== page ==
Less than two weeks after the filing of the opinion in Jersey City PBA, a different panel of the Appellate Division reversed PERC's ruling in the case involving the collective agreement with the Engineers' and Service Employees' unions. In Local 195, IFPTE, supra, 179 N.J. Super. 146, 430 A.2d 966, the Appellate Division determined for the first time that a public employer is not authorized to negotiate binding-arbitration procedures for disputes concerning disciplinary determinations affecting employees other than police officers:
The power to discipline a public employee for misconduct, incompetency, inefficiency or other good cause is one of the most significant powers reposed in public employers and is essential to the maintenance of an adequate, efficient and effective public work force. This power to discipline is also an integral and essential part of fundamental governmental policy. The public employers cannot effectively and efficiently perform their governmental functions and fulfill their obligations to the public if they do not have the power to discipline employees without the encumbrances of collective negotiations and binding arbitration.
[134 NJ Page 411]
[ Id. at 152-53, 430 A.2d 966.]
Assembly Bill 706, which on reenactment after Governor Kean's conditional veto constituted the discipline amendment, was introduced in February 1982, approximately eight months after the Appellate Division decisions in Jersey City PBA and Local 195, IFPTE. The bill's legislative history states unequivocally that the Legislature's purpose in enacting the bill was to overrule the Appellate Division decision in Local 195, IFPTE, involving the engineers and service employees unions; but the legislative history contains no reference to the Appellate Division decision in Jersey City PBA. According to the sponsor's statement,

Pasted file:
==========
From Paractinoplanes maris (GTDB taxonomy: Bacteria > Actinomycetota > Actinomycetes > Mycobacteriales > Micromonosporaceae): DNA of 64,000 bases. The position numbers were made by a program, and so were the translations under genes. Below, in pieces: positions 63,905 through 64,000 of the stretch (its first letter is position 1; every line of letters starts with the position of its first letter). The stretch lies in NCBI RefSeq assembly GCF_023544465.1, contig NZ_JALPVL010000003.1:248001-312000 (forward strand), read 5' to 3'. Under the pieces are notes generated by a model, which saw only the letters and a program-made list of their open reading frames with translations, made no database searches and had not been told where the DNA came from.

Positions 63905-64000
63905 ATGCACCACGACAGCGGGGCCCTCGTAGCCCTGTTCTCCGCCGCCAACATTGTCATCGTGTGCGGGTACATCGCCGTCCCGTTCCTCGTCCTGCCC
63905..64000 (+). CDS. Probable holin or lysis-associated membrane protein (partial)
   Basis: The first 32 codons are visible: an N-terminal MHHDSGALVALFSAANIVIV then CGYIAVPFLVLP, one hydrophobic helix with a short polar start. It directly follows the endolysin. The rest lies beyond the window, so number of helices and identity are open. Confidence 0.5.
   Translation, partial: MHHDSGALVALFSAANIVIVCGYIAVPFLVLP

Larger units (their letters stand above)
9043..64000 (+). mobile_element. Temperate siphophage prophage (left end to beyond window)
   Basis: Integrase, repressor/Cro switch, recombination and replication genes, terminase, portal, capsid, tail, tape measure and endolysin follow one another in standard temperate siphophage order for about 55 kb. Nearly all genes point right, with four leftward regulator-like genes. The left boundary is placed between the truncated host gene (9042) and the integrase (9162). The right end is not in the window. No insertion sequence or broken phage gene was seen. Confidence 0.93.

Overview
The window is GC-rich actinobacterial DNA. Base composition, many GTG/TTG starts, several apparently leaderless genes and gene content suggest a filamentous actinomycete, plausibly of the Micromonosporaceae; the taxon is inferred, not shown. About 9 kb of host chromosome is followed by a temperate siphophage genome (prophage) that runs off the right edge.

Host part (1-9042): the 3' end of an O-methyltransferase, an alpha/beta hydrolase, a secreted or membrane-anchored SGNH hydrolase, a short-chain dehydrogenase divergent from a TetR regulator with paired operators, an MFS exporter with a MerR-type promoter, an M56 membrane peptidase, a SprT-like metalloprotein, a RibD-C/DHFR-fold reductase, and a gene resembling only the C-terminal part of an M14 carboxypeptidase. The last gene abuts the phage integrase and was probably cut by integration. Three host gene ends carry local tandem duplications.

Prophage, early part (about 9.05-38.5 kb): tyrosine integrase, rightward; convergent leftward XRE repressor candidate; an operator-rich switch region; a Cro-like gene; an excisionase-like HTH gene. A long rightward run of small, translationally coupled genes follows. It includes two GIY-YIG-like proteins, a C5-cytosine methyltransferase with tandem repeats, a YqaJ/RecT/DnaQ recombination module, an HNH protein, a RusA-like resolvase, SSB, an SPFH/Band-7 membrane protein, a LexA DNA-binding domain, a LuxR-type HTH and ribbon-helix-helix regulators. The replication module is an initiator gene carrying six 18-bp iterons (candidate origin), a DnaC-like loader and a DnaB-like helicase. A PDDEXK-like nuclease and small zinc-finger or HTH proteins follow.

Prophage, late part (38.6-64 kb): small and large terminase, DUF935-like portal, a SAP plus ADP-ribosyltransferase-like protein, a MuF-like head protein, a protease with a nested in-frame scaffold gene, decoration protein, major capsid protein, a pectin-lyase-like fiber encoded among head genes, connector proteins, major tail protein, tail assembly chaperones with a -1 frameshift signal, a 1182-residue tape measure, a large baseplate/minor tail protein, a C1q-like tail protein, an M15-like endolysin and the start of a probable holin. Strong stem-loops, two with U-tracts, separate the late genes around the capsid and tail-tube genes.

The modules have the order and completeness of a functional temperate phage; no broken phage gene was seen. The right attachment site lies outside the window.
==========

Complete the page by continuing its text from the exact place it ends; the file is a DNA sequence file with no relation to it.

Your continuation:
In June of 1981 the Appellate Division of the State Superior Court, in State of New Jersey v. Local 195 IFPTE and Local 518, SEIU, 179 N.J. Super. 146 [430 A.2d 966], ruled that disciplinary determinations did not fall within the scope of mandatory negotiations and that collective agreements could not, therefore, provide for the submission to binding arbitration of contested disciplinary actions.
This bill would overturn that court ruling so as to give meaning to the State Constitution's guarantee of the right of public employees to "present . . . their grievances and proposals through representatives of their own choosing" (Article I, paragraph 19). The proposed legislation merely provides that administrative decisions affecting public employees -- already clearly recognized by the court as negotiable -- will be understood to encompass "disciplinary determinations" and that disciplinary review procedures as well as disciplinary disputes in general, will be a required subject of negotiations as a term and condition of employment. Disciplinary actions have an unquestionably intimate and direct effect on the work and welfare of public employees and should be viewed as only indirectly related to the right of public officials to determine substantive governmental or educational policy. The above amendments also empower public employers to negotiate binding arbitration procedures for disciplinary disputes. Under this bill, contractual provisions concerning disciplinary disputes could cover such basic issues as a review of the guilt or innocence of an employee with respect to both major and minor disciplinary infractions, and the standards for, and reasonableness of, any penalty imposed.
[Assembly Member Patero, Statement to Assembly Bill 706 (February 1, 1982).]
Similarly, the Senate State Government, Federal and Interstate Relations and Veterans Affairs Committee Statement to the bill confirms the Legislature's intention to overrule the Local 195, IFPTE decision: